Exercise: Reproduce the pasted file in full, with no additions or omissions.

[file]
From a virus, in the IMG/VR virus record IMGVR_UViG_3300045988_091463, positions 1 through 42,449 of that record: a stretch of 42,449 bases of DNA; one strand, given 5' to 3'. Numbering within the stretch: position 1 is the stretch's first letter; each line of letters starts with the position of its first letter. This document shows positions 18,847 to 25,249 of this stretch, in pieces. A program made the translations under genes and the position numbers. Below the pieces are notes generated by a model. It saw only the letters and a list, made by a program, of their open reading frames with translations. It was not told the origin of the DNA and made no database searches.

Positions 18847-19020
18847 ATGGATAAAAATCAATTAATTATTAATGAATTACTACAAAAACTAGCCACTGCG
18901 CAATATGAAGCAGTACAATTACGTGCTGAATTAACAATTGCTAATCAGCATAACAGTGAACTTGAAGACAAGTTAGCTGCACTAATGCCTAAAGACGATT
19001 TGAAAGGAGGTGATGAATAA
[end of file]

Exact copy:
From a virus, in the IMG/VR virus record IMGVR_UViG_3300045988_091463, positions 1 through 42,449 of that record: a stretch of 42,449 bases of DNA; one strand, given 5' to 3'. Numbering within the stretch: position 1 is the stretch's first letter; each line of letters starts with the position of its first letter. This document shows positions 18,847 to 25,249 of this stretch, in pieces. A program made the translations under genes and the position numbers. Below the pieces are notes generated by a model. It saw only the letters and a list, made by a program, of their open reading frames with translations. It was not told the origin of the DNA and made no database searches.

Positions 18847-19020
18847 ATGGATAAAAATCAATTAATTATTAATGAATTACTACAAAAACTAGCCACTGCG
18901 CAATATGAAGCAGTACAATTACGTGCTGAATTAACAATTGCTAATCAGCATAACAGTGAACTTGAAGACAAGTTAGCTGCACTAATGCCTAAAGACGATT
19001 TGAAAGGAGGTGATGAATAA